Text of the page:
French expression of the Day: Gauche caviar

French expression of the Day: Gauche caviar
Photo: Annie Spratt/Unsplash/Nicolas Raymond
Actually nothing to do with food, this is an expression that you might hear flung about as campaigning hots up for next month's municipal elections.

Why do I need to know gauche caviar?

Well firstly you need to establish that you're not being offered a tasty fish snack if someone says this you and it may also come in handy as an insult.

What does it mean?

Literally translated as 'caviar left' this is actually a derogatory political term roughly equivalent to 'champagne socialist' in English.

It's used for people who espouse leftist or socialist values but live the lifestyle of the elites.

So if you know someone who is always banging on about solidarity with the workers while at the same time splurging on an expensive lifestyle and paying their cleaner the bare minimum this is a good insult to fling at them.

Vous parlez de solidarité mais en réalité vous n'êtes qu'une gauche caviar – You talk about solidarity but really you're just a champagne socialist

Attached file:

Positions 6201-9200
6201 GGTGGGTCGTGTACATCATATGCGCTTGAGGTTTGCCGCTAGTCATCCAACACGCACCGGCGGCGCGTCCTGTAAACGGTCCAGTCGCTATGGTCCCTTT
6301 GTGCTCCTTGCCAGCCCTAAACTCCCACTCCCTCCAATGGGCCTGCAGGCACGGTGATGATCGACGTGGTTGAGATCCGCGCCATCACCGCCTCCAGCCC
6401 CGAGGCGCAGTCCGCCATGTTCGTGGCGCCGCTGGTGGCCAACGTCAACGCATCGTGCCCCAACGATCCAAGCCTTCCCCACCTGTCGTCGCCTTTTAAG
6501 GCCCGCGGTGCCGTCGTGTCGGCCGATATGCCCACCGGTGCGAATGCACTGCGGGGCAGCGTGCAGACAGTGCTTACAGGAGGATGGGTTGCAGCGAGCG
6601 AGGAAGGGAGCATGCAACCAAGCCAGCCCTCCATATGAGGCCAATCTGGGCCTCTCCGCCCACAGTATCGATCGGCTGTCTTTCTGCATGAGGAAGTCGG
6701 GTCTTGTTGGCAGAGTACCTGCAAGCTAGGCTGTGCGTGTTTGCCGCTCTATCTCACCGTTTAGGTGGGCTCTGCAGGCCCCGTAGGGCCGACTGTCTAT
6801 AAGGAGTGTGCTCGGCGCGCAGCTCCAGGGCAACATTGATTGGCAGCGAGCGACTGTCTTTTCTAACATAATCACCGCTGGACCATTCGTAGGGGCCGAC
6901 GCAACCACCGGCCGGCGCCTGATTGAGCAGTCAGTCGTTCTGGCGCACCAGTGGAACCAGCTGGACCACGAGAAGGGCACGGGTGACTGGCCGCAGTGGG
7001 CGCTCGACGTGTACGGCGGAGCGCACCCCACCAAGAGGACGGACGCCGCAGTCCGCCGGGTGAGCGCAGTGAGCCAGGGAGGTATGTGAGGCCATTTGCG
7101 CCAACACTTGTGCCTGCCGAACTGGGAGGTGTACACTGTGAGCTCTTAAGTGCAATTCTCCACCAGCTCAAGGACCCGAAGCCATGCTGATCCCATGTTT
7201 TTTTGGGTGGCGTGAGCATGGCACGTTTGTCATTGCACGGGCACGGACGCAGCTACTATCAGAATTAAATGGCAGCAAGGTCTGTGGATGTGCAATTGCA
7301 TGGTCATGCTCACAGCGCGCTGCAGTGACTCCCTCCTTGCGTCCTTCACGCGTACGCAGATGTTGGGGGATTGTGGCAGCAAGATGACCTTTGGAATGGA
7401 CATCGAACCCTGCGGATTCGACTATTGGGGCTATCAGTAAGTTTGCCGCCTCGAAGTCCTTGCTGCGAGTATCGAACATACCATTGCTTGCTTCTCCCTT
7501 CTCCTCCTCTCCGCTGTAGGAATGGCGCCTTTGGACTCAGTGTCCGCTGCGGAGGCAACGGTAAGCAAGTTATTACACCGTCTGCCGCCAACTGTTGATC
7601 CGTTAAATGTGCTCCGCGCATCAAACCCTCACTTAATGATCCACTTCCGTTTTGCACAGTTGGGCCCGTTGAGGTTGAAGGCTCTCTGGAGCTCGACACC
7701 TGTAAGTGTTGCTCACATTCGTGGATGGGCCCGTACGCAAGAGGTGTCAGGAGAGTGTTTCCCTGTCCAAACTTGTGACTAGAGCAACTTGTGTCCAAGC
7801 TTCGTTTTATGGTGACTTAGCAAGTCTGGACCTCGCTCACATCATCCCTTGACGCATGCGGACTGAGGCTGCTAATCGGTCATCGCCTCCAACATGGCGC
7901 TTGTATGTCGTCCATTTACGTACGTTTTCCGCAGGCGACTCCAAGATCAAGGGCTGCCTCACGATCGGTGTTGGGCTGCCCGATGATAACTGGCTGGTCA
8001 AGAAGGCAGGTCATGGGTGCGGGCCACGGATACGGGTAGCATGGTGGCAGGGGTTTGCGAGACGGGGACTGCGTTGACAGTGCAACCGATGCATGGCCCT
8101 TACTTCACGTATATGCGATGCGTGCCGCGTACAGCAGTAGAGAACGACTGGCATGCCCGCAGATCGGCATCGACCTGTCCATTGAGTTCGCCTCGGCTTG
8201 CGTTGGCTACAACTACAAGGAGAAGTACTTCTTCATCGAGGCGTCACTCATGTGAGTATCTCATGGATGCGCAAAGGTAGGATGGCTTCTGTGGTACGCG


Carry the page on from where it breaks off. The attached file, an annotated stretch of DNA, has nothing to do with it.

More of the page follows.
Ces politiciens gauche caviar séjournent tous dans des hôtels cinq étoiles – Those champagne socialist politicians all stay in five-star hotels

There's a fairly heavyweight list of French politicians, artists and intellectuals who have been accused of this, including Dominique Strauss-Kahn (although it's possible that wasn't the worst thing about him), François Mitterrand, Anne Hidalgo, Bernard-Henri Lévy and Françoise Sagan.

Alternatives include gauche de salon (drawing room socialist) or gauche Toscane after the favoured holiday destination of a certain type of European elite.

Just as in English, there isn't really an alternative for a right-winger who has sold out on their principles. The term droite cassoulet briefly featured in political discourse in 2008 but it was a joke, coined by comedian Anne Roulanoff.

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